(From the ICIRR)
Family Unity Waiver would simplify process for close relatives of U.S. Citizens to gain legal status
Today, the Obama Administration announced that it is proposing a regulatory change that would enable certain close relatives of US citizens who qualify for legal status to more easily process their applications. The following is the statement of the Illinois Coalition for Immigrant and Refugee Rights (ICIRR).
The Illinois Coalition for Immigrant and Refugee Rights (ICIRR) applauds the Obama Administration for this Family Unity Waiver proposal, a significant step to enable spouses, sons, and daughters of US citizens to gain legal status without needing to face long-term separation from their families.
Under current procedures, these relatives in many cases need to pursue their applications in their native countries—but may trigger bars of up to 10 years if they leave the US. It is possible for these immigrants to seek waivers to these bars based on hardship to the US citizen relatives. However, applications can only be filed after the immigrants have departed—and if the waiver is denied, the immigrants are trapped outside the US away from their families.
“These families face a heart-breaking dilemma,” said ICIRR executive director Joshua Hoyt. “Do the immigrants proceed with getting their permanent status but separate from their families for up to 10 years—or do they remain in the US with their families but remain vulnerable to immigration detention and deportation?”
The Family Unity Waiver would enable these immigrants to apply and get decisions for their applications for hardship waivers before they leave the US. These immigrants would still need to go abroad to process their applications for residency. However, if their waivers are approved, they will have the assurance that when they leave the US they can return without triggering the bar. They will also not be stranded outside the US if their waiver applications are denied.
“We thank the Obama Administration for moving forward on this significant change that will benefit many immigrant families,” Hoyt added. “We also thank US Representative Luis Gutierrez for his key leadership role in advocating for these families.”
This change will help families like the Navas. Emiterio Nava came to the US at age 13 in 1993. He has a clean criminal record. He works full-time to support himself, his US citizen wife Ana, and their children, including a newborn. Ana has recently endured health issues that required major surgery. The Navas own their own home, which was recently burglarized. The burglary has left Ana traumatized and fearful of being alone if Emiterio leaves the US for the many months it will take to get the consulate to process his visa. With this change, Emiterio will be able to seek a waiver based on Ana’s hardship and know for certain whether he will be able to safely proceed abroad to get his visa and return to his family.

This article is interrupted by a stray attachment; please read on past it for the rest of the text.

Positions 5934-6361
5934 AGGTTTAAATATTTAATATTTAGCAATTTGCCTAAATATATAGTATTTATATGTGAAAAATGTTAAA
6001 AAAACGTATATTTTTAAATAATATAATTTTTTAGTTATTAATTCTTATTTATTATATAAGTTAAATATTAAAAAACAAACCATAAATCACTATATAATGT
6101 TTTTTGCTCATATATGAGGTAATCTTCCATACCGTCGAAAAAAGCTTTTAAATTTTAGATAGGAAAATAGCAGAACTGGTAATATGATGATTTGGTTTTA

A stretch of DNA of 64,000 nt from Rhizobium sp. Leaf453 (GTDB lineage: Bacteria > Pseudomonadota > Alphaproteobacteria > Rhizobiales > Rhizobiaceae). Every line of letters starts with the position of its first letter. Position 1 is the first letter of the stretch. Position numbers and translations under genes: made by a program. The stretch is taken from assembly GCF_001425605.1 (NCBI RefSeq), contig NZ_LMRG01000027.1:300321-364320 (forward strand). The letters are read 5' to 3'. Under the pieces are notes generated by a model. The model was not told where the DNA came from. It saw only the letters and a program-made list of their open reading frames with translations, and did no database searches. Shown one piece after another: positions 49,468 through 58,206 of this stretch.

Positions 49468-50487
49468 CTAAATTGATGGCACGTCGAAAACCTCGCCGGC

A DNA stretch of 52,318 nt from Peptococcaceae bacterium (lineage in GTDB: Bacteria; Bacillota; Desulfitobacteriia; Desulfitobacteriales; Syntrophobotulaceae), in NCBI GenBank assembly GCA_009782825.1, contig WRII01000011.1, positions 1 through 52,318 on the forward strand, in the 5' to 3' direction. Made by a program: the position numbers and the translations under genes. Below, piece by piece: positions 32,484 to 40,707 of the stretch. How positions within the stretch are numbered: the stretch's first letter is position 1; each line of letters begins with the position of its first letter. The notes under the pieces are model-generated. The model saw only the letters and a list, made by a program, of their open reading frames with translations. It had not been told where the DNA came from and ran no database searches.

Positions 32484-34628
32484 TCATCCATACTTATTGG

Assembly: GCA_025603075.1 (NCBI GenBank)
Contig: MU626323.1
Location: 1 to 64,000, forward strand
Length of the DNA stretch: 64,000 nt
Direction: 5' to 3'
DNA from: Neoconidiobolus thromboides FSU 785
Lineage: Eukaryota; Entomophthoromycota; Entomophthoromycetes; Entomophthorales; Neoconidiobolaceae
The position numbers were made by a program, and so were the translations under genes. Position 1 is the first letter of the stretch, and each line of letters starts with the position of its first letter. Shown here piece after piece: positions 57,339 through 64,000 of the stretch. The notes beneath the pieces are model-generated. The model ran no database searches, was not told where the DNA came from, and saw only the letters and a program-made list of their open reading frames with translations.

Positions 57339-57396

While the Family Unity Waiver may eventually help families like the Navas, it does not by itself change any existing legal standards, and does not entitle anyone to legal status or create any new program to apply for one. “Do NOT believe anyone who tells you that they can get you a green card now based on this announcement,” warned ICIRR policy director Fred Tsao. “This announcement is only the first step in changing a complicated process—it does not change anything yet.”
Families who want more information or need referrals for legal or other help can call ICIRR’s Family Support Hotline, 1-855-HELP-MY-FAMILY (1-855-435-7693). In addition, ICIRR will hold a training regarding the Family Unity Waiver at its Integration Summit on Saturday, February 4, 2012, at Malcolm X College; more details will be available at www.icirr.org.
The Illinois Coalition for Immigrant and Refugee Rights is a statewide coalition of more than 130 organizations dedicated to promoting the rights of immigrants and refugees to full and equal participation in the civic, cultural, social, and political life of our diverse society. For more information, visit www.icirr.org.